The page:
Change has been imminent since the Bayonne Board of Education (BBOED) voted not to renew the former superintendent’s contract last June, and imperative since the district’s financial crisis in November. Interim Superintendent Michael A. Wanko has made some big policy shifts since taking the position in July, most notably the decentralization of the academies and the introduction of deans. Much attention has been paid to the academies, but the reconfiguration of deans and vice principals will influence every student at Bayonne High School and could portend similar changes in the city’s grammar schools. Before Dr. Wanko arrived, vice principals were assigned to each of Bayonne High School’s six houses, performing both disciplinary functions and observations of instruction.Now, there will be four vice principals, each paired with one dean who will be assigned to each class level on a progressive basis, meaning each student will have the same dean and vice principal throughout his or her high school career. Click here for more.
Without granting any validity to the lawsuits brought against Hudson County by two former Hudson County Sheriff’s Department officers, the county has agreed on a $120,000 settlement. The settlement puts to rest allegations by the officers that they were pressured to work on the reelection campaign for then- County Sheriff Juan Perez in 2010. Perez was defeated in the Democratic primary by the current sheriff, Frank Schillari. Perez currently serves as an at-large councilman in Bayonne. This is the fifth settlement the county has made in cases related to Perez’s term as sheriff. Click here for more.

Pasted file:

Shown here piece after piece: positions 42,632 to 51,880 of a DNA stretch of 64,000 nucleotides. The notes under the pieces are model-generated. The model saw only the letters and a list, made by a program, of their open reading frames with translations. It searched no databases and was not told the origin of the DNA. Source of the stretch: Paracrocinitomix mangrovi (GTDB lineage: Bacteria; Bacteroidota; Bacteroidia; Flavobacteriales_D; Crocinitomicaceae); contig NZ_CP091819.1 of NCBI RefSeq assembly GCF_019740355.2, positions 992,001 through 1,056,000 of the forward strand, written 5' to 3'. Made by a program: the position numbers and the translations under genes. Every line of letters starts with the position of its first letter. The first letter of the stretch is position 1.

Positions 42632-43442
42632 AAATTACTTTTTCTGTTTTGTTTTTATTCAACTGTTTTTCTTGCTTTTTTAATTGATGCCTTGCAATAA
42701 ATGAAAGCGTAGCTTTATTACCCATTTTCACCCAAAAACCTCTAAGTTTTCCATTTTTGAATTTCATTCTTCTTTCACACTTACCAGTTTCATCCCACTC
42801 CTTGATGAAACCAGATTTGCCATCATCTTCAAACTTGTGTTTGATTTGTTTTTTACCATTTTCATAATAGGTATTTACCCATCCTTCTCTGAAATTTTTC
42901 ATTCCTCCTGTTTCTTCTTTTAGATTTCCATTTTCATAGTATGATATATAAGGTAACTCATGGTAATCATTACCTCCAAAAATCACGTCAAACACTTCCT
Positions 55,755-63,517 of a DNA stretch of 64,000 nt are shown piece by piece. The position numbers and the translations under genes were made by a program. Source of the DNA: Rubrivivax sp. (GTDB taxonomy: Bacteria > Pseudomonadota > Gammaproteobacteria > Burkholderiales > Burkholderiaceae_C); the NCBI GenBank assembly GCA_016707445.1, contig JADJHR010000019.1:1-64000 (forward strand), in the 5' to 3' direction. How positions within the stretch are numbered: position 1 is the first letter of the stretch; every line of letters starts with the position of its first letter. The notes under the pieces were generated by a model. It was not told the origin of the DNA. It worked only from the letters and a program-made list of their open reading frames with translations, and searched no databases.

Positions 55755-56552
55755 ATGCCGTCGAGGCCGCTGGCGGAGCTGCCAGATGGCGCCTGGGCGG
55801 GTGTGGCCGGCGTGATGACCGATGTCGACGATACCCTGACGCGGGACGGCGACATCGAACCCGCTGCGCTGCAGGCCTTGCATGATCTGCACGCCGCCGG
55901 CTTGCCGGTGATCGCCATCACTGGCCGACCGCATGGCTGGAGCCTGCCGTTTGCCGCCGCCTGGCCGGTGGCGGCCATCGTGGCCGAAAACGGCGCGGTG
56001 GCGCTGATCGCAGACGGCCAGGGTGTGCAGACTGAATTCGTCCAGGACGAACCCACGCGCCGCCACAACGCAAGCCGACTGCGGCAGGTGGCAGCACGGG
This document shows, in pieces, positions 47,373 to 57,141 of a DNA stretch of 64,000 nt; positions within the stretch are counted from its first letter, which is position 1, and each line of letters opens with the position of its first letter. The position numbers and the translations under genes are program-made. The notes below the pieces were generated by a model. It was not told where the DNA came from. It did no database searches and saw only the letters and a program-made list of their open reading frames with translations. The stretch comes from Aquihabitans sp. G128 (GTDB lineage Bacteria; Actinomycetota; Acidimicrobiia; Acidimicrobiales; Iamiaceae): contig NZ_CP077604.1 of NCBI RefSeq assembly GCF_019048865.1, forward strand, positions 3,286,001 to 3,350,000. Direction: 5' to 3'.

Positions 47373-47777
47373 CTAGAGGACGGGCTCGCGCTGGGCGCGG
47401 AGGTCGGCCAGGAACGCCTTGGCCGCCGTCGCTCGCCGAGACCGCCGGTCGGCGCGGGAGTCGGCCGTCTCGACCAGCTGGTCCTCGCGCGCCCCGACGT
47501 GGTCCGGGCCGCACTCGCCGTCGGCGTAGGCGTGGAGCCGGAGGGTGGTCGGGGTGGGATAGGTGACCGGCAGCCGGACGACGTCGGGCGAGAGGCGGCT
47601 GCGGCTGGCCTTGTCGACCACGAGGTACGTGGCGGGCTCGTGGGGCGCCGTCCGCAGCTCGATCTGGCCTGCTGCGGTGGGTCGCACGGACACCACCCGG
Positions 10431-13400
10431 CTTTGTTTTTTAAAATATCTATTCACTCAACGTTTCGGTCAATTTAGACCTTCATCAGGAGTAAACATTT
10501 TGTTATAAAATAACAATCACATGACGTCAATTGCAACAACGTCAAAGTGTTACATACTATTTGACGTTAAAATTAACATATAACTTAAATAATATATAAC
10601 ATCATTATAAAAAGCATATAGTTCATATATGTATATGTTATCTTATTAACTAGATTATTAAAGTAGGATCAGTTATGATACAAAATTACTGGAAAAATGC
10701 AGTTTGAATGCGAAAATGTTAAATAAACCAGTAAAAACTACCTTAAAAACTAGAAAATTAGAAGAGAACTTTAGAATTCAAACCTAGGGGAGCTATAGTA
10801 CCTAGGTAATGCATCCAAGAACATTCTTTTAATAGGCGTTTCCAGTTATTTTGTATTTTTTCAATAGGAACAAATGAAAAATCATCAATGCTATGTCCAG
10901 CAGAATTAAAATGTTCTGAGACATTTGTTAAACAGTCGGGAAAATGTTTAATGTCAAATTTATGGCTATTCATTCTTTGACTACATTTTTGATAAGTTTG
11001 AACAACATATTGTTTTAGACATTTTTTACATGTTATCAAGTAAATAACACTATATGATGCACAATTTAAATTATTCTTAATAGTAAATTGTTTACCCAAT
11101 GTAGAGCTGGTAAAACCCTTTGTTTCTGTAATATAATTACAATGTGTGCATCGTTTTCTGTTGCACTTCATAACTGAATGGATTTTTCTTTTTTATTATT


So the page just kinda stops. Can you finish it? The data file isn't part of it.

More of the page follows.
Bayonne held its annual National Night Out festival on August 1, this time on Broadway instead of its usual location at 16th Street Park. “Pull over,” one kid commanded to a crowd off festival-goers through a police cruiser’s built-in megaphone. Police officers chaperoned kids through demonstrations of their vehicles. Parents took pictures of their kids on a police motorcycle, in an all-terrain buggy, and the fan favorite, the cruiser. “My name is Car-la,” another kid joked through the megaphone as he blared the sirens. “I like to pretend I’m driving the car,” said Anaisha Melendez, 8 from the driver’s seat. Her mother, Debbie Diaz, said that she and her family were having a great time at the festival, which was completely free to the public, including bounce houses and food. “It’s a good thing for the community to come together like this,” said Diaz. “Everything [the police] do in town is helping us come together.” Click here for more.